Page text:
Enforcement Environment

The SEC has been out and about touting their increased enforcement actions in the realm insider trading. The SEC has lost a lot of face in failing to detect wide spread fraud that took place on its watch. Times such as these may pressure public officers to become numbers driven, judging enforcement efforts by the number of cases brought, cases resolved, money collected from settlements, and cases referred for criminal prosecutions. When people are judged on their numbers they have an incentive to push those numbers—that’s the point of tracking them. No careers are made on dismissed cases. There is a personal incentive, in all criminal and civil enforcement to bring and settle gray area cases rather than not bring the case or dismiss them.

Gray area cases are, inter alia, those cases where the facts and law are defendable but that people involved cannot personally or professionally bear the weight of protracted and expensive litigation, especially with the risk of harsh criminal enforcement looming behind its civil stalking horse. There is an incentive to bring evidentiary weak cases in heavy handed enforcement actions against small dollar investors to force quick settlements. You are not a high profile person and you do not make millions in the market, but you are just as ripe a target for enforcement because you are a soft target. Even the incredibly wealthy rarely fight the SEC. Do you have Mark Cuban money, balls, luck, and lawyers? No? Maybe you shouldn’t trade in the gray area…

Consequences

You may never be able to hold a position of trust or confidence within any publicly traded company. You may lose your licenses to practice law or to trade securities and/or groom dogs. Lawyer’s bills are incredibly expensive, white collar defense work is document intensive and requires specialized legal experience, which takes time and time means money. Good legal representation is not cheap—even great legal representation does not guarantee that you will emerge from the situation unscathed. At the very least to settle a case the target will have to pay the amount of their gain—a number that may end up being based more on art than math. Now double that number and we are getting in the neighborhood. Hope you can afford to buy your way out of this.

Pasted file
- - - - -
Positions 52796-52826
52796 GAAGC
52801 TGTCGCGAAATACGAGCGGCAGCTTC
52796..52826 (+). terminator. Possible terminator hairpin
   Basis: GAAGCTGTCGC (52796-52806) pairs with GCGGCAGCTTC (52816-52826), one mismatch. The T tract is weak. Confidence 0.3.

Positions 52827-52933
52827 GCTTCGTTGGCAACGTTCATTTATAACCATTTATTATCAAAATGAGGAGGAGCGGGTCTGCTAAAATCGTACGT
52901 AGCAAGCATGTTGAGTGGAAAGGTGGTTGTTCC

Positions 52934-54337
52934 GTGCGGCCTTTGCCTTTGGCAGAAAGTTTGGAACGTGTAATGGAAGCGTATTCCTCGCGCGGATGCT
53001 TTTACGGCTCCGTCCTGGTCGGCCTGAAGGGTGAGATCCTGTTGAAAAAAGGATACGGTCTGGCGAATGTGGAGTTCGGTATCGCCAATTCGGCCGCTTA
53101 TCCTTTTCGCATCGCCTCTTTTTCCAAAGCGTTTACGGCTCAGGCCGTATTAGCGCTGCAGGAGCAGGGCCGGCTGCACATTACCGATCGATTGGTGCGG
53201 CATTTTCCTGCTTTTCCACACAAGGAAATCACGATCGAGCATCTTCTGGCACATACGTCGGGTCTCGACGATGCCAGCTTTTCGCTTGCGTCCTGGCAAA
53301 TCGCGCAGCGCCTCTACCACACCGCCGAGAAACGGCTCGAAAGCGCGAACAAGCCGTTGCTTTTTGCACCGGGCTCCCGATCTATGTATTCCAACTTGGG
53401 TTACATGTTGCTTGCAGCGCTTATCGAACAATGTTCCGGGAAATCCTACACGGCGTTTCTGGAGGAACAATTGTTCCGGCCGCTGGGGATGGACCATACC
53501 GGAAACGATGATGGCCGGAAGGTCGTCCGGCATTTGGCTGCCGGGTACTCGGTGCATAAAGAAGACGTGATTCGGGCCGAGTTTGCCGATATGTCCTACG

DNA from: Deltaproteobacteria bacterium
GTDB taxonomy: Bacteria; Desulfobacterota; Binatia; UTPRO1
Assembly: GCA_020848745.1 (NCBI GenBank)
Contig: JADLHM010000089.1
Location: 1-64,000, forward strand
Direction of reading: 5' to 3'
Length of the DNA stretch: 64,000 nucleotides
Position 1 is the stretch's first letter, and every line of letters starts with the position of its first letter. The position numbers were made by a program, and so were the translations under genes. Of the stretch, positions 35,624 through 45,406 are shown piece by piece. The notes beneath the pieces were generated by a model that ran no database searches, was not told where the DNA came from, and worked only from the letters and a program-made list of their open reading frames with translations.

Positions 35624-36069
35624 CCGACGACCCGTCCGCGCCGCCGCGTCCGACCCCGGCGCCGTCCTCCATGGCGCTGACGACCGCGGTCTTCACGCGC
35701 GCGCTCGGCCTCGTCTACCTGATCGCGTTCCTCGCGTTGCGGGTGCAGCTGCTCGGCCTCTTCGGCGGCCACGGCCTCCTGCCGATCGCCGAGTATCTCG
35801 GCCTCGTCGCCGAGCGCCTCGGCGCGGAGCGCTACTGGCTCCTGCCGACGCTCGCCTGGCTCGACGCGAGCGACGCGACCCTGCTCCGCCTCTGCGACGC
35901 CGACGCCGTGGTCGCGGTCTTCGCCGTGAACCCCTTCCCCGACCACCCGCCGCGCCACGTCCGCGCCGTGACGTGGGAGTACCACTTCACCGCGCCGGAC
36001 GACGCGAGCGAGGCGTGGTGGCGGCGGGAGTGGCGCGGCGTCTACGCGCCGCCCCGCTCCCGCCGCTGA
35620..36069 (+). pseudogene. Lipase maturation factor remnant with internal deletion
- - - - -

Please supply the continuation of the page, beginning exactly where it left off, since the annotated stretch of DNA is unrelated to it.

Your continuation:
Criminal consequences

Criminal punishment is based on upon the amount of your gain, and the Federal Sentencing Guidelines suggest the courts incrementally increase the range of possible prison time to correspond with amount of your gain–courts tend to follow the guidelines and hand out prison time. Just a $5,000 gain (the jurisdictional minimum) can land you a year in prison. In the Federal prison system you will serve your time, no half-sentence probation, no holiday furloughs, no over-taxed system putting criminals back out on the street as fast as they can (this isn’t California)–count on spending almost every day of your sentence in Federal prison. Go smell one. Seriously. Feel how every surface is coated with greasy funk, and then go home and shower ten times with a pumas-stone to try and rid yourself of the stench. One million dollars can land you more than five years in there. As a felon, do not plan on getting another job that requires trust. I hope you don’t have soft hands. You cannot own a gun (another felony if you possess one) or vote in elections in many states. If you are not a citizen of the United States you may be deported for committing a crime of moral turpitude—not kidding. Imagine explaining federal prison in job interviews, to your spouse, kids, hamster. Now, look in the mirror and call yourself a criminal and felon. Now, turn off the lights and say Gordon Gekko three times.

 

Simple rules for most people.

1. Don’t trade stock based on information you hear about your company or affiliated companies

2. Beware of what you tell others about your company or companies that your company has an affiliation with.

3. If you have to be cute, play with words, explain the nuance, etc. then your rational for insider trading is unlikely to get you a pass with law enforcement.

4. The risk is not worth the reward, when its gray stay away.

 

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Paul Creech
Paul Creech is an attorney living in Houston, Texas. Paul has baccalaureate degrees in philosophy and political science from Utah State University, and a juris doctorate degree from Houston College of Law. He is a former U.S. Marine. Besides the law, Paul's interests include sports, art, and food.